Until We Can’t Fight Anymore…

Men and women at a protest holding a sign in Spanish that reads "let's not give up. Let's keep fighting."

I went to sleep early the night of the presidential election of 2016. I was in Atlanta, training on what I needed to know before being deployed to Puerto Rico for 60 days of chasing Zika. I had been in training most of the day, and then I took a long walk to the hotel from CDC headquarters. Once at the hotel, I grabbed some food and tuned in to listen to the news and see the early returns. Everyone was convinced that Hilary Clinton would win, and a Donal Trump presidency seemed like an unfathomable nightmare. As the night wore on, I stared to watch stock futures fall as other parts of the world looked at the returns. But I was too tired to think, so I decided to go to bed.

In the middle of the night, my wife called me. She seemed very upset, and I asked her what happened. She told me that Donald J. Trump had been declared the winner. It seemed like a dream, and I got up to look at the returns. It was true. The dude who had mocked immigrants, people with disabilities, women, and just about any group that was not white and filled with anger… That dude was going to be president. And he was going to put members of his own family in positions within the White House. And people would be okay with that so long as he hurt the “others” and not the small and vociferous base of the Republican Party.

Back at CDC, the woman who was in charge of training me was very happy the next day. She said she was happy because “something would finally be done about the immigrants.” She said this with all sorts of seriousness on her face. Whether or not she was aware that I was one of those immigrants, given that she had access to my bio and curriculum vitae, is beyond me. But it did help me realize that it was the beginning of at least a very long four years. Nevertheless, I was not discouraged.

Tonight, it looks like Glenn Youngkin is going to win the governorship of the Commonwealth of Virginia. Mr. Youngkin, a Republican, has come out in opposition to reproductive rights, to books about slavery being read by school students, to vaccination mandates, to making mandates, and to public health recommendations during the COVID-19 pandemic. He has also been friendly with groups that are anti-immigrant and borderline racist in their xenophobia. And he’s not afraid to double-down on lies and misrepresentations by his campaign — or himself — when asked to account for those statements.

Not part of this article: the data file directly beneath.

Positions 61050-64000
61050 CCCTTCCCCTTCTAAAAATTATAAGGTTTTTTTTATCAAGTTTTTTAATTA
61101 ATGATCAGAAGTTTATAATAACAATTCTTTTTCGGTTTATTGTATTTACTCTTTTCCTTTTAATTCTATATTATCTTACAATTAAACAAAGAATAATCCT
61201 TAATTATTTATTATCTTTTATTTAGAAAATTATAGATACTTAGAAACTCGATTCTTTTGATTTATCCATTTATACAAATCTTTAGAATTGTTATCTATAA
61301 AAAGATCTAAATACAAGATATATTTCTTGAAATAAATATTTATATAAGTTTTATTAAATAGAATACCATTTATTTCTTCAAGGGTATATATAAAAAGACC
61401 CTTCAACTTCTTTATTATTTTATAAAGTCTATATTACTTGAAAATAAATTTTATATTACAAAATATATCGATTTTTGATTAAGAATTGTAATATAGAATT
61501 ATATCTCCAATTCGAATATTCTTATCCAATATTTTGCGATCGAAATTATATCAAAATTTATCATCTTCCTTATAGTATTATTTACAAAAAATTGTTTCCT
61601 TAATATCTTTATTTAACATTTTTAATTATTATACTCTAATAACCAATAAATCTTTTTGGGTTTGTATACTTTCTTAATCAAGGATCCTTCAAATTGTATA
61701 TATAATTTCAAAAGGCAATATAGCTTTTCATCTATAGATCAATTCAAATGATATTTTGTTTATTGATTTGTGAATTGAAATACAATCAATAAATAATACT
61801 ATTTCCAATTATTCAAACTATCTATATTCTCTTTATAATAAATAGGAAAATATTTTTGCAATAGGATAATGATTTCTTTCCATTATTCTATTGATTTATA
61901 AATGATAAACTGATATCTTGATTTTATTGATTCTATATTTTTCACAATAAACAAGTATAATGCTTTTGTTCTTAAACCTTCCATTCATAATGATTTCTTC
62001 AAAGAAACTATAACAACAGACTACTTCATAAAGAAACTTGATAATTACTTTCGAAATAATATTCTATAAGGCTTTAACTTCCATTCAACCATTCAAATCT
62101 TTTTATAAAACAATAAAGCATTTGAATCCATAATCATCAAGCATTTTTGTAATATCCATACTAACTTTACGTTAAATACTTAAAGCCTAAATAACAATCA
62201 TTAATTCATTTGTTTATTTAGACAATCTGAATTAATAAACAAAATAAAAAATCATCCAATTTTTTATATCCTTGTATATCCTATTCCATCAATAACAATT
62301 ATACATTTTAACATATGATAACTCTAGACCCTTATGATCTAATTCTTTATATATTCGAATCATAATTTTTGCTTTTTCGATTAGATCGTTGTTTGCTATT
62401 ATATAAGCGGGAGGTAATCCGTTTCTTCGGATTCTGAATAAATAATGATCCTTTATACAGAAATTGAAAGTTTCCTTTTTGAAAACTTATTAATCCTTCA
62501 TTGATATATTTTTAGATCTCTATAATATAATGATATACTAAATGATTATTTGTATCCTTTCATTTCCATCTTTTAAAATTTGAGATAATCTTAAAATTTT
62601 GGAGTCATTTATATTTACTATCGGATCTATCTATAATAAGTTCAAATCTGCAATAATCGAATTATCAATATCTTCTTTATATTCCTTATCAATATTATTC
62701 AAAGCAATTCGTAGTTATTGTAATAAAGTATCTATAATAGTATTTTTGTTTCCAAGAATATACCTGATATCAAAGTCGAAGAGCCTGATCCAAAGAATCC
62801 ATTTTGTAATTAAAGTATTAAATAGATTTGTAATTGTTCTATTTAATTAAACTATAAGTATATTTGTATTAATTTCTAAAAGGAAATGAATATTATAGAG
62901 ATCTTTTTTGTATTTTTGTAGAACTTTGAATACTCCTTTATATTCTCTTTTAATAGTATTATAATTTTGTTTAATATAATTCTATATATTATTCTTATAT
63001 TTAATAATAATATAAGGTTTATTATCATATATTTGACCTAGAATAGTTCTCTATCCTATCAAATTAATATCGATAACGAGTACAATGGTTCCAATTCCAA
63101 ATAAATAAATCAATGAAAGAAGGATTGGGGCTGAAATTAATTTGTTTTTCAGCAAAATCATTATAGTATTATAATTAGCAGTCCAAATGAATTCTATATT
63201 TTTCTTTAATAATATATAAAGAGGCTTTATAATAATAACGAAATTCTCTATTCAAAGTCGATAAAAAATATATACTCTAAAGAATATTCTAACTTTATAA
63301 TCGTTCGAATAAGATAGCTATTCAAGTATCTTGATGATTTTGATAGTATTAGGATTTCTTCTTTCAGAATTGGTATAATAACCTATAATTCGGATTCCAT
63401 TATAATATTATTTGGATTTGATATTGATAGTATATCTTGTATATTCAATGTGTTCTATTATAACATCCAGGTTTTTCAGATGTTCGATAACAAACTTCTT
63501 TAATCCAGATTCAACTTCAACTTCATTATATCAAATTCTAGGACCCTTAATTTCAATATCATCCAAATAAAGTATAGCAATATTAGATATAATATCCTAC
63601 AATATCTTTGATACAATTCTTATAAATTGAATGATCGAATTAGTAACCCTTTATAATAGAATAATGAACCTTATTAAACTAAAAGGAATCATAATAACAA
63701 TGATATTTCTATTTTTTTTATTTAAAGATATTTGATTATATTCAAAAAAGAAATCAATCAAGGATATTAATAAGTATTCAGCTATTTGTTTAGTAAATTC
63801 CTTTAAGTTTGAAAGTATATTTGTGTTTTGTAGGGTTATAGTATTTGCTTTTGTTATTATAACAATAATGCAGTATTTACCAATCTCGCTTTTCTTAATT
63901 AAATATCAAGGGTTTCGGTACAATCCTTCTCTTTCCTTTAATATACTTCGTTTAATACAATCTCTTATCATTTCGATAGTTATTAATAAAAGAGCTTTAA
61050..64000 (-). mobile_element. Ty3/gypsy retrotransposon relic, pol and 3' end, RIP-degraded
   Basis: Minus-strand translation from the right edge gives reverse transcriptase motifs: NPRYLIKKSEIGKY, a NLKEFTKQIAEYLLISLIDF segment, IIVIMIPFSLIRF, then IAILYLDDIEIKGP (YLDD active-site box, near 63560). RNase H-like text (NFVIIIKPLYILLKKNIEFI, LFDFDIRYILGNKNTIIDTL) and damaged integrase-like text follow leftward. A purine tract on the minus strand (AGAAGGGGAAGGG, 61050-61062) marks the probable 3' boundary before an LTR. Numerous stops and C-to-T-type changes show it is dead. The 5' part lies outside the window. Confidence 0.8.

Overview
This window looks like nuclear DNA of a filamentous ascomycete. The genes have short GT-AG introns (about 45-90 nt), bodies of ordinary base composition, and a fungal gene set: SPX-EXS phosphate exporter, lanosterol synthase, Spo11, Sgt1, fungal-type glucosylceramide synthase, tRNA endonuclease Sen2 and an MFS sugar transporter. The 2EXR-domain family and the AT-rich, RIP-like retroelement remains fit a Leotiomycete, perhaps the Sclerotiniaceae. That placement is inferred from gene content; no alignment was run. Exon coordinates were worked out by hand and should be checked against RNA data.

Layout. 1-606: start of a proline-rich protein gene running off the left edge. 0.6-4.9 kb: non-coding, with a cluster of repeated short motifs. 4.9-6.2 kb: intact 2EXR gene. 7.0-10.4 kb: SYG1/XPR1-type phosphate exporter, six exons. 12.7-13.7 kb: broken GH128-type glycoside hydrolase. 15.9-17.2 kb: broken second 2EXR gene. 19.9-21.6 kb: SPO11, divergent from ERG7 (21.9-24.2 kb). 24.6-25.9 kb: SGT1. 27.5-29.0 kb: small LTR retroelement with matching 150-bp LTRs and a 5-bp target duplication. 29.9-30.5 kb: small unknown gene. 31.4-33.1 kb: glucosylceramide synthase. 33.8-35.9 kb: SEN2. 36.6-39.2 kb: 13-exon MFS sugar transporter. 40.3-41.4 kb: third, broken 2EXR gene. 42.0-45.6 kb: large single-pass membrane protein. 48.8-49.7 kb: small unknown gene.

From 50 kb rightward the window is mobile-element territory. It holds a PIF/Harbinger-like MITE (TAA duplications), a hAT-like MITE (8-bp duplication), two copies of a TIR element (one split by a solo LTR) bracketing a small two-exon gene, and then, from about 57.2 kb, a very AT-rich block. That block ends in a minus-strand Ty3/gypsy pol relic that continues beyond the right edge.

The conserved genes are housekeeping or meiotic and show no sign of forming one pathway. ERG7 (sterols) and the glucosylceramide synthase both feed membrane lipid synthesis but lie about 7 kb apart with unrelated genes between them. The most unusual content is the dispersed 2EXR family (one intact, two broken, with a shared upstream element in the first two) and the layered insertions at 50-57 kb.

Here we go all over again.

While I’m not a resident of Virginia, I do work there, and my work is entangled with the public health work of the Virginia Department of Health, a department that will be staffed and functioning at the pleasure of Mr. Youngkin if the results from tonight hold. The policies that he has advocated for as a candidate will have a great impact on public health of Virginians. And, since few if any public health problems respect political boundaries, they will likely have an impact on the state where I live.

While I am disappointed, I am not going to lie to you and tell you that I’m not somewhat excited. I am excited because I am my grandfather’s grandson. Grandpa was a member of the opposition in Mexico during that country’s Perfect Dictatorship. He and his friends made a lot of trouble for the federales in the Mexican north. He was a poll worker, an activist, and an outspoken critic of the status quo. I got to see a lot of that in my youth, and I got to hear how much people admired him for all he did. Even the people who disagreed with him politically respected his commitment to standing up against the authorities.

I, like my grandfather, am a trouble maker.

There’s this scene in Battlestar Galactica where the humans who are fleeing the murderous robots out to get them are trapped in a settlement as the robots arrive. One of the humans asks one of the main characters, “What now, captain?”
“We fight them. We fight them until we can’t,” she responds.

Because the only thing to do is to keep fighting and not be discouraged in the face of adversity. You walk up to bullies and push them back, maybe even punch them in the mouth. That’s what those who cannot defend themselves need from us.

And that’s just what I’ll do… Until I can’t.

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